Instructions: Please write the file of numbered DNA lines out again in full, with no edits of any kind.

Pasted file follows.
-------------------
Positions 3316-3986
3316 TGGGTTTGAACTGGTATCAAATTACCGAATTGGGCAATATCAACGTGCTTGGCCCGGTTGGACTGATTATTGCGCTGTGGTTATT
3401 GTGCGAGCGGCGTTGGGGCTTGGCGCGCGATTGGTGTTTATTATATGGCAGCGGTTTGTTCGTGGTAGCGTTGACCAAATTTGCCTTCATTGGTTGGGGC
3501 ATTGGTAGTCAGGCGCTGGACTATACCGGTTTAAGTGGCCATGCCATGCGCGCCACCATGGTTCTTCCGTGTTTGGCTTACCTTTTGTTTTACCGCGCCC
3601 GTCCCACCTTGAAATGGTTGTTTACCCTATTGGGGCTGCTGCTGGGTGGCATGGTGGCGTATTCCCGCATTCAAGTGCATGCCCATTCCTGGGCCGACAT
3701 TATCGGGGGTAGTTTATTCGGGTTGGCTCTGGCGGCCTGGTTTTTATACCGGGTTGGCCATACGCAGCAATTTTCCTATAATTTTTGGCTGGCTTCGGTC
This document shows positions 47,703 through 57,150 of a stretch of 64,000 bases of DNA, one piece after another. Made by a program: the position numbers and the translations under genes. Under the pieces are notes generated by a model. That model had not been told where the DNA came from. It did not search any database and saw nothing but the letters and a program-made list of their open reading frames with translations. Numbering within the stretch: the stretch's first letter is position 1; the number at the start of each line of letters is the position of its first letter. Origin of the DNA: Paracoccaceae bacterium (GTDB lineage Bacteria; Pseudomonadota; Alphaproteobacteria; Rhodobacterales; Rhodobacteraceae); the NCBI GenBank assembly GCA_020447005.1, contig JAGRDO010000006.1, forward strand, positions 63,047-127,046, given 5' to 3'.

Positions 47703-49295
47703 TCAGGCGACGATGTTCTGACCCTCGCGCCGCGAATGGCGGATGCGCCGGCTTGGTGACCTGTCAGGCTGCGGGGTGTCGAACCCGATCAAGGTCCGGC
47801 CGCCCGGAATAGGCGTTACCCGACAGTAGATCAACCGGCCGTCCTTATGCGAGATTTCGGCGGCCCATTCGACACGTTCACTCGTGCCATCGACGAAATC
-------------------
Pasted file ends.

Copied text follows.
Positions 3316-3986
3316 TGGGTTTGAACTGGTATCAAATTACCGAATTGGGCAATATCAACGTGCTTGGCCCGGTTGGACTGATTATTGCGCTGTGGTTATT
3401 GTGCGAGCGGCGTTGGGGCTTGGCGCGCGATTGGTGTTTATTATATGGCAGCGGTTTGTTCGTGGTAGCGTTGACCAAATTTGCCTTCATTGGTTGGGGC
3501 ATTGGTAGTCAGGCGCTGGACTATACCGGTTTAAGTGGCCATGCCATGCGCGCCACCATGGTTCTTCCGTGTTTGGCTTACCTTTTGTTTTACCGCGCCC
3601 GTCCCACCTTGAAATGGTTGTTTACCCTATTGGGGCTGCTGCTGGGTGGCATGGTGGCGTATTCCCGCATTCAAGTGCATGCCCATTCCTGGGCCGACAT
3701 TATCGGGGGTAGTTTATTCGGGTTGGCTCTGGCGGCCTGGTTTTTATACCGGGTTGGCCATACGCAGCAATTTTCCTATAATTTTTGGCTGGCTTCGGTC
This document shows positions 47,703 through 57,150 of a stretch of 64,000 bases of DNA, one piece after another. Made by a program: the position numbers and the translations under genes. Under the pieces are notes generated by a model. That model had not been told where the DNA came from. It did not search any database and saw nothing but the letters and a program-made list of their open reading frames with translations. Numbering within the stretch: the stretch's first letter is position 1; the number at the start of each line of letters is the position of its first letter. Origin of the DNA: Paracoccaceae bacterium (GTDB lineage Bacteria; Pseudomonadota; Alphaproteobacteria; Rhodobacterales; Rhodobacteraceae); the NCBI GenBank assembly GCA_020447005.1, contig JAGRDO010000006.1, forward strand, positions 63,047-127,046, given 5' to 3'.

Positions 47703-49295
47703 TCAGGCGACGATGTTCTGACCCTCGCGCCGCGAATGGCGGATGCGCCGGCTTGGTGACCTGTCAGGCTGCGGGGTGTCGAACCCGATCAAGGTCCGGC
47801 CGCCCGGAATAGGCGTTACCCGACAGTAGATCAACCGGCCGTCCTTATGCGAGATTTCGGCGGCCCATTCGACACGTTCACTCGTGCCATCGACGAAATC